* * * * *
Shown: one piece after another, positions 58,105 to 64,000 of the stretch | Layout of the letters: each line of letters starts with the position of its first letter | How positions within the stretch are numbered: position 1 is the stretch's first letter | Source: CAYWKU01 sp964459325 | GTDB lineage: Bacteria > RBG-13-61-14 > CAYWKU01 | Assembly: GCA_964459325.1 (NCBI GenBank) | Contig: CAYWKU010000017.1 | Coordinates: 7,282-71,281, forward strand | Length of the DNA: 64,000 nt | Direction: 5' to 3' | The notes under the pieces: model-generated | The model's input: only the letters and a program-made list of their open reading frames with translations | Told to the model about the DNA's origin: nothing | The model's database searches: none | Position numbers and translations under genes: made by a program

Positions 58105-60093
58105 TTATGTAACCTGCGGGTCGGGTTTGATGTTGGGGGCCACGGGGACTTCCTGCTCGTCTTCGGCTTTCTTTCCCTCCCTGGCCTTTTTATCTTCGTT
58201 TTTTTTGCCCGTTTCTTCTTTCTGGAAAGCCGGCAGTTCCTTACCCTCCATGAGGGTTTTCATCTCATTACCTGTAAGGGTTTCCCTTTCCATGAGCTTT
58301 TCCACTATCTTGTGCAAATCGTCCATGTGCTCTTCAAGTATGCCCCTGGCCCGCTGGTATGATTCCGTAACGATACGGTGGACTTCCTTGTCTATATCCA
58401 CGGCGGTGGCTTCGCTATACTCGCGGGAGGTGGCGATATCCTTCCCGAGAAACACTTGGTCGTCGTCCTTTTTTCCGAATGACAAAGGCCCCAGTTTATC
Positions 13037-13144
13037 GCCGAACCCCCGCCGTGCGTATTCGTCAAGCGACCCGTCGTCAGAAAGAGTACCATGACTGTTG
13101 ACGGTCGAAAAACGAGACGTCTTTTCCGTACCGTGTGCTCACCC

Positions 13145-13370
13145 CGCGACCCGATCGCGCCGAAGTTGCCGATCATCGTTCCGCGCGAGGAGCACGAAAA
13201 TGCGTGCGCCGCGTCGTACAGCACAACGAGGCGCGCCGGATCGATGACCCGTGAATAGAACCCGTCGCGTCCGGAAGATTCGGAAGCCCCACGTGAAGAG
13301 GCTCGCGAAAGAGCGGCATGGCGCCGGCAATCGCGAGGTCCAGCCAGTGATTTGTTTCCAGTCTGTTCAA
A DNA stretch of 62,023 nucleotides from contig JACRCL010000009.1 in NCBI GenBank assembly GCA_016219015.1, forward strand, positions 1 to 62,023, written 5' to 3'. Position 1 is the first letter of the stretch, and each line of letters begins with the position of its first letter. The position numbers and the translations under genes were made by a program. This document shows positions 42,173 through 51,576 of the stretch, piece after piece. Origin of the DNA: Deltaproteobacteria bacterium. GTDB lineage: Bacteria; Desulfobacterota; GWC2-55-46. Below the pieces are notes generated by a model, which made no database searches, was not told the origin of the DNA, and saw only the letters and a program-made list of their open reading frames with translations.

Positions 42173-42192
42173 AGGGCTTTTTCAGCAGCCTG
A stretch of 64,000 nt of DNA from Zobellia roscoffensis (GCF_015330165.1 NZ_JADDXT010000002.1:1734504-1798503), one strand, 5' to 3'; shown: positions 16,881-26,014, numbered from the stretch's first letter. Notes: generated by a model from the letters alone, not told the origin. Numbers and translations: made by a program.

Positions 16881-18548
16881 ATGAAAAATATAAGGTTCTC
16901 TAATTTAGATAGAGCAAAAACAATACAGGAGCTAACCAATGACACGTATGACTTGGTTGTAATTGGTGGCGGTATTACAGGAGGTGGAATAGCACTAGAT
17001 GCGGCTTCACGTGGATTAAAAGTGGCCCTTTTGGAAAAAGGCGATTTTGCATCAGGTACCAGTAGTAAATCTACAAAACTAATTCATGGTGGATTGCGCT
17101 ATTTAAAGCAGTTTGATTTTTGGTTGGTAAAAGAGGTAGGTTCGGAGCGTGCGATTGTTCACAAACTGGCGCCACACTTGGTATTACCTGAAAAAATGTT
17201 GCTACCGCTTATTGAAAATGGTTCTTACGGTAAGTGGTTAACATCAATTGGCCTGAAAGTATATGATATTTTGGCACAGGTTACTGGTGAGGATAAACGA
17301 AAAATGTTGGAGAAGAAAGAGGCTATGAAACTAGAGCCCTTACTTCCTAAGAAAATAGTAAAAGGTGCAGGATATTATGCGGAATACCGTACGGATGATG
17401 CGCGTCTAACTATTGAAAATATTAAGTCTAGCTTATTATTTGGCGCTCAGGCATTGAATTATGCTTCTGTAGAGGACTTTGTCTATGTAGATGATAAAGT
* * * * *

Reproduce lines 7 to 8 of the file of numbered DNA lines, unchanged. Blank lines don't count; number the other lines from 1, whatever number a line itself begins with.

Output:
Positions 13037-13144
13037 GCCGAACCCCCGCCGTGCGTATTCGTCAAGCGACCCGTCGTCAGAAAGAGTACCATGACTGTTG